The concept of ‘neurodiversity’ has entered the mainstream, but our understanding of it is far from comprehensive. For employers, is it an opportunity or an obligation? (In case you hadn’t already guessed – it’s both.) And, for those of us focused on recruitment, how do we enable a neurodiverse workforce?
In his book, The Power of Neurodiversity, Thomas Armstrong writes that, “We need to admit that there is no standard brain”. While many of us might fall into a ‘neurotypical’ category, the CIPD says neurodiversity “refers to the infinite range of differences in individual human brain function and behavioural traits.”
In a scientific sense, this is akin to biodiversity – the naturally occurring range of difference. But in the business context, it’s a part of the DE&I conversation focusing on people who think differently. As the CIPD says, this includes: “alternative thinking styles, such as dyslexia, autism, ADHD or dyspraxia.”
Lots of people might read those words and see a list of disabilities. It’s how neurodivergent people have been considered and treated. It’s time for different thinking.
First of all, if you want your business to be truly inclusive, that needs to include the neurodivergent – a significant portion of the population. We can’t pick and choose which part of ED&I applies to us.
Secondly, in the workplace, those different thinking styles can come with “unique strengths, such as an ability to spot patterns and trends, a capacity to process information at extraordinary speed, and with data-driven thinking...” (again, according to the CIPD). The UK government’s advice makes the same point, listing “clear benefits and competitive advantages” including creativity, lateral thinking, strategic analysis and more.
If you manage a tech team or (like me) hire tech talent, this should all be grabbing your attention with both hands. Because a neurodiverse workforce is one loaded with the skills our sector values most.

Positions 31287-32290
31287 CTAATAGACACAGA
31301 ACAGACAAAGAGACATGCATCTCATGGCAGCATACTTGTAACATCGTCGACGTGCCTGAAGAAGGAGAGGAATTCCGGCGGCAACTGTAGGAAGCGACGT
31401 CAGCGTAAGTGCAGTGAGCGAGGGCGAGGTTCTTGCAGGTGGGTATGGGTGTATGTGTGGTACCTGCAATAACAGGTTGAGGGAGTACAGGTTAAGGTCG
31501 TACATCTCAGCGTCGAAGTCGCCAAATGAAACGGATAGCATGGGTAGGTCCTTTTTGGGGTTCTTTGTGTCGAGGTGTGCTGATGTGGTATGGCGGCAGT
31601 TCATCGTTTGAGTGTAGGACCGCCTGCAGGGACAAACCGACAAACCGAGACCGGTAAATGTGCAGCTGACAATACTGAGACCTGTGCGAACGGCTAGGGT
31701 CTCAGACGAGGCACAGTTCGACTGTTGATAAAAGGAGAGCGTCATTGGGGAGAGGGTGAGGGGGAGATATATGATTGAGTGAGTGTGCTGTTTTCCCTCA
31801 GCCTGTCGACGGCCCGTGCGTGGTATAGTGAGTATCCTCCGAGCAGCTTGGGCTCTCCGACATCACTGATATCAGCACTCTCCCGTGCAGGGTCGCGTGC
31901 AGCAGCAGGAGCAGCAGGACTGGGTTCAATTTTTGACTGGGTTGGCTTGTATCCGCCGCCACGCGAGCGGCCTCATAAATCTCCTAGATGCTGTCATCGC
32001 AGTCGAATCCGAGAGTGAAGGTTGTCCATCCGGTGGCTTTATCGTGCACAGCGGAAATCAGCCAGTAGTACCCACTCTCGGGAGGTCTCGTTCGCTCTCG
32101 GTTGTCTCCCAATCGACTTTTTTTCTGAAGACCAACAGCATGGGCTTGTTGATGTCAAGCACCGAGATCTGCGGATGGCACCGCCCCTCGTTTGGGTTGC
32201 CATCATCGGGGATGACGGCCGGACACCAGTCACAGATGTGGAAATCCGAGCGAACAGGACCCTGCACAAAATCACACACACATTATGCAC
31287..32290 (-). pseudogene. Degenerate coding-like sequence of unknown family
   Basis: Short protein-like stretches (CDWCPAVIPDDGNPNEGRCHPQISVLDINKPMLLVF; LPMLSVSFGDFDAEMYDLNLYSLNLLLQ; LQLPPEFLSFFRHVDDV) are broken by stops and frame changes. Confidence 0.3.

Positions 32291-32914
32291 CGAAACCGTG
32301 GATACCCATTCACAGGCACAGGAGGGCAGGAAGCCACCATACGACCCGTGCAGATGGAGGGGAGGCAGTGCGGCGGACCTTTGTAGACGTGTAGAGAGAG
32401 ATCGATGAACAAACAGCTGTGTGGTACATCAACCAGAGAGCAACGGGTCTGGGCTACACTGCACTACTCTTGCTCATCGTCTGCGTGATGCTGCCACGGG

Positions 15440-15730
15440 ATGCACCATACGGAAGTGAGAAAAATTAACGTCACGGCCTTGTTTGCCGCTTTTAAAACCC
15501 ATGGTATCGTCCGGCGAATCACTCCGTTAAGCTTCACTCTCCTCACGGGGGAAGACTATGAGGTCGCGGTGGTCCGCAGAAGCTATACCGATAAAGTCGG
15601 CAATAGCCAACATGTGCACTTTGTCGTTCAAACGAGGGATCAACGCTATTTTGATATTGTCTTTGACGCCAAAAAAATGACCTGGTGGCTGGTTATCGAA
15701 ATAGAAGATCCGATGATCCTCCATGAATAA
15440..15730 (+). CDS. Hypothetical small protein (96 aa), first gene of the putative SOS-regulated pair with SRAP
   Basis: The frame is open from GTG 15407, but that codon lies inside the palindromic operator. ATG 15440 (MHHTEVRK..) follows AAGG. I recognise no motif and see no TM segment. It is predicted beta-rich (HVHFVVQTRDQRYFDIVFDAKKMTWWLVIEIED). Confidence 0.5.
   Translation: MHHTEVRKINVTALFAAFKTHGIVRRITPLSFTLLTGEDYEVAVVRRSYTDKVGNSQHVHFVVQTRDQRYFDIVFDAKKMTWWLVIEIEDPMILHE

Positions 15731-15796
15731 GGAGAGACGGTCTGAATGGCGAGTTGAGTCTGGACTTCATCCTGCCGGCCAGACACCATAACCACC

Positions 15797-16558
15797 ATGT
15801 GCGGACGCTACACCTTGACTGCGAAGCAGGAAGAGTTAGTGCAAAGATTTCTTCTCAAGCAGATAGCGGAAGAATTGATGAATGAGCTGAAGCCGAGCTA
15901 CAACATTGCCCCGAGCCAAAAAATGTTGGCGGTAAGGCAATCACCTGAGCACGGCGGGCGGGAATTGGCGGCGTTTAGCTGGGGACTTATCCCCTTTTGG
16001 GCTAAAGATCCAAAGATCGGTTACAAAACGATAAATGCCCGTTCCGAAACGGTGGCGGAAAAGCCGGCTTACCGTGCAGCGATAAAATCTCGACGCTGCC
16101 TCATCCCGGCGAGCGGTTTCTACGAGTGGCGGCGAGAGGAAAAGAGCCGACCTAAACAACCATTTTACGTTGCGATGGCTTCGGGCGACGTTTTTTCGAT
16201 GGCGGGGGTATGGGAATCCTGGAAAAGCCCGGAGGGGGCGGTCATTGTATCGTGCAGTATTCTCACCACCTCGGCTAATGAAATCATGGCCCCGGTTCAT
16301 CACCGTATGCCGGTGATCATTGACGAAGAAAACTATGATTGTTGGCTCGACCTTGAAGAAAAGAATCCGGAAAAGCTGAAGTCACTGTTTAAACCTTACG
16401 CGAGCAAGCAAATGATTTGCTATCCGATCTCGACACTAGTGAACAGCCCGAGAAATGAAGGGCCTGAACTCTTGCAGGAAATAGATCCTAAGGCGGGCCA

According to a recent piece from neurodiversity campaigner, Prof. Amanda Kirby, “Many people with neurodivergent spiky profiles have skills that many organisations need but may not get to the interview or are excluded by a range of actions that mean they find it hard to get into or stay in the workplace.”
We live in a world built around the needs of the neurotypical. If we’re going to open the doors, we need to change things. The usual recruitment tools and processes – interviews and tests – might be standing in the way of some future stars of your team. Likewise, the things we might consider part of a standard working environment could be holding those stars back, making their work difficult or even scaring them away.
So, what changes can we make? How do we remove these barriers? What does it take to get to the win-win of a neurodiverse workforce? I don’t have the answers – yet.
That’s why we’re bringing together some brilliant minds to discuss inclusive hiring in technology and championing neurodiversity in the industry. And we get to do it all over a slice of pizza, at the Coder Career Meetup, hosted by our friends BJSS.
It’s a great chance to meet coders, hear from industry leaders and figure out what the future of our sector looks like.